13. it would suck. no skills, only levels. (bethesda's advtange removed) extreme time to level up. (bethesda's advtange removed) Bad grapphics. (bethesda's advtange removed) boring classes/skills/spells, (skill design was never bethesda's strong point). boring enemies, (enemy design was never bethesda's strong point) it will end as a crap wow clone and die.
  14. I want a propability distribution / pseudonumber generator / or simple algorithm to simulate deterministic critical chance in an rpg with the following attributes: Lets say i have 10% critical chance. 1) [[b]Requirement[/b]] Every 10 hits, at least one of them must be critical. I dont care which let it be random. i.e Between those 10 hits, player will crit at least once. 2) [[b]Requirement[/b]] Between those 10 hits, player wont be able to crit twice. From 1) 2) we conclude we want player to crit exactly once. 3) [[b]optional[/b]] P(X=x) = 10% for x = {1,2,3,... 10} Chance of an attack between those 10 hits to be a critical =10%. So that it's not exploitable e.g player hitting a minion first and then attacking enemy champion and getting 100% critical chance. Ok so you math experts what is the solution to my problem, there must be a propability distribution to solve my problem. To Conculde: I want between [ 1 / crit_chance ] hits, player to crit exactly one time. [optional] chance the crit to be at Xth attempt is equal for x = {1,2,3,... 10}. thank you,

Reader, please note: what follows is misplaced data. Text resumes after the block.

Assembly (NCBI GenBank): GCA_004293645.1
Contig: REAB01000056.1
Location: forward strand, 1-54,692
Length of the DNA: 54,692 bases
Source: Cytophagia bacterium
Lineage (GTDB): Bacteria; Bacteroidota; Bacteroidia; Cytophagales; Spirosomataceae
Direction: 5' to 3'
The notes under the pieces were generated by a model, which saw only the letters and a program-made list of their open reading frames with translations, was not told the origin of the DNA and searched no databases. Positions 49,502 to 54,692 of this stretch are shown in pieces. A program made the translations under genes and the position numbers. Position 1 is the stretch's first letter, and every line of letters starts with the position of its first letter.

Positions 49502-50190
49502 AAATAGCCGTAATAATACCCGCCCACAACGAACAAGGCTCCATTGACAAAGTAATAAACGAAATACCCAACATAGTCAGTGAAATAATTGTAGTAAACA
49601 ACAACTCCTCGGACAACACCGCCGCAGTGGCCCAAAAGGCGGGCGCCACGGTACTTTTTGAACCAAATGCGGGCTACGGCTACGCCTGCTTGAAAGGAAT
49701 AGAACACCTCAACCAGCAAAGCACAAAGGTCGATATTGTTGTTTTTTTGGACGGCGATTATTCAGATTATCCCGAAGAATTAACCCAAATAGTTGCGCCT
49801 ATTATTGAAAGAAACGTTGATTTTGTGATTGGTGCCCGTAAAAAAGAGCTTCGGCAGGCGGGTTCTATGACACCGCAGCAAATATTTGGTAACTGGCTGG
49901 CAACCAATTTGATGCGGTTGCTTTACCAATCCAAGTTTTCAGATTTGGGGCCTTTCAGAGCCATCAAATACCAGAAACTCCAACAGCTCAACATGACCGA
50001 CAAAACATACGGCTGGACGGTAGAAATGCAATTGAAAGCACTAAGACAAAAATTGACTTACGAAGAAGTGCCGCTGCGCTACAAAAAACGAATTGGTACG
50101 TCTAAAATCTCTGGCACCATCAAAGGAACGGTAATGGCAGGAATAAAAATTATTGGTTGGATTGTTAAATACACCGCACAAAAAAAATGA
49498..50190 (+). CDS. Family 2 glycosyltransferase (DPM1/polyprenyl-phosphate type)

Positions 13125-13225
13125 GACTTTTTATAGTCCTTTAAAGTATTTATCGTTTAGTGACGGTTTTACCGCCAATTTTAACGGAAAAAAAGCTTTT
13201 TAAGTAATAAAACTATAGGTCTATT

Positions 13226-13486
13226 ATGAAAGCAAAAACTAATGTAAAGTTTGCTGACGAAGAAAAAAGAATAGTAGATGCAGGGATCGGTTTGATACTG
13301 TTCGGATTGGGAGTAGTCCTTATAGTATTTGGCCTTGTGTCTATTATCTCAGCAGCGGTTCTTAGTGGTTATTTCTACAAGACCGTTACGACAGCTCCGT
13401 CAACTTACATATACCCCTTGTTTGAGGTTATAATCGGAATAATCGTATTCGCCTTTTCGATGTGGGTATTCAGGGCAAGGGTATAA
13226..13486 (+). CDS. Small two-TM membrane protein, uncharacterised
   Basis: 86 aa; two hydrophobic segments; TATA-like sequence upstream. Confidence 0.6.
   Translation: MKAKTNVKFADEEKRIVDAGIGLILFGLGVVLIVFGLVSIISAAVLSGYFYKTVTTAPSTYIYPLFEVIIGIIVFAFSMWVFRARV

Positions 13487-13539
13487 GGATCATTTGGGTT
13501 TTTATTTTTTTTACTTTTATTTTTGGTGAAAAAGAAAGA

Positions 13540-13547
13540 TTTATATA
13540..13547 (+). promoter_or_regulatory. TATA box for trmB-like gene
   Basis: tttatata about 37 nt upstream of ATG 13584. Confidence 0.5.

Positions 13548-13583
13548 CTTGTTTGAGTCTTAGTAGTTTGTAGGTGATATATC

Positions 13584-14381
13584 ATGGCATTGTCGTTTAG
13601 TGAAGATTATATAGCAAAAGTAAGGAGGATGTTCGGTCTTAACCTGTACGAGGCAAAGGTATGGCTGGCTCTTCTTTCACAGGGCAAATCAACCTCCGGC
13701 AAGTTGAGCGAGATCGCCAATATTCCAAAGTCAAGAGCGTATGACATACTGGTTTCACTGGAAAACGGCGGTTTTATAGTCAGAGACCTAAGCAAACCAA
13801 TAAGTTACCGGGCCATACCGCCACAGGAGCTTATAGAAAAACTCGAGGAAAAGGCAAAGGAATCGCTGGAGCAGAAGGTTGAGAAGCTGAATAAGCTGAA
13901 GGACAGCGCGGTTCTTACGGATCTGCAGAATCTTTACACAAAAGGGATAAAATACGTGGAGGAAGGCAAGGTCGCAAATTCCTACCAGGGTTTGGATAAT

15. [quote]That would be attrition at the scale of a single combat. Once the battle is over, the player has lost nothing if they've overcome this, so I'd say this isn't attrition.[/quote] No you can make status effects last permanently, at checkpoints they recover from them, if the player gets unlucky to get hit by 10 deadly poisons between [c, c+1] he instantly dies and restarts from last checkpoint. [quote]if you're where you shouldn't be and die, you start very far from there[/quote] Agree lets make a more detailed discussion. 1) What approach is better A) "Balance trash minions based attritition for the route between 2 checkpoints [c, c+1]" or B) "Balance trash minions based on that they will require 100% of your hp pool to defeat in 1 encounter" ? Afterwords you recover to full hp/mana. Approach A: makes mobs too easy psychologically, possibly boring as you will only get to critical death state after 4 fights, with no imediate results to signify danger, that you failed as a player to adapt to them. Approach B: enemies deal 90% of your hp attacks, almost 1shotting you. The healers have to watch the health pools, and get paniced, do i use my slow casting time healing spell, risking death? in approach A, healers spammed only 1 button (their slow heals). Now they have to decide. Both approaches can lead to the same difficulty, however A is harder because you dont see the result, thus you aren't forced to play at your peek performance. At same arbitary point you "run out juice", which means that you instantly die totally unprepared and unable to do anything to fix it except restarting the game from last checkpoint. [b]Wow Priests:[/b] cannot exist in approach A as their playstyle gets tedius (1button) [b]Dnd3.5 Mages:[/b] cannot exist in approach B as mages are all about resource concervation, the mages deal 1000% more dmg than warriors, but they could only cast 1-4 spells in the whole dungeon. Thus a mage has difficult trash fights, where a warrior has a difficult boss fight. The mage can 1shot the final boss of the game in 1button but he will likely die to trash mobs. Why did we chose attritution ? 1) Games were too easy without attritution, players would to start fight with full hp, thus defeating the purpose of random trash encounters. Well not according to wow psychologists. Imagine a game that you only fight bosses one after another, challenging your party, is this fun ? [u][b]NO !!![/b][/u] trash encounters make the game have a "relax" period that we dont have to worry about [b]Fight Effectiviness[/b]. They are there to relax us from the big boss that we will meet in next battle and we have give all our resources in order to progress. But putting too match effort into attrition of those fights we are removing the "free period" of farming without caring about fight effectiviness, thus defeating the purpose of trash fights. Questions to hear answers: 1) What approach is better A) "Balance trash minions based attritition for the route between 2 checkpoints [c, c+1]" or B) "Balance trash minions based on that they will require 100% of your hp pool to defeat in 1 encounter" ? Afterwords you recover to full hp/mana. 2) Is it fun for trash encounters to exist if they wont challenge your party ? 3) How much time should trash encounters consume for the players to relax, and how much for challenging encounters. How do i mix them up. Following wow formula i.e Easy fights 5 min; Boss fight 5 min ; Easy Fights 5 min; Boss fight 5 min ;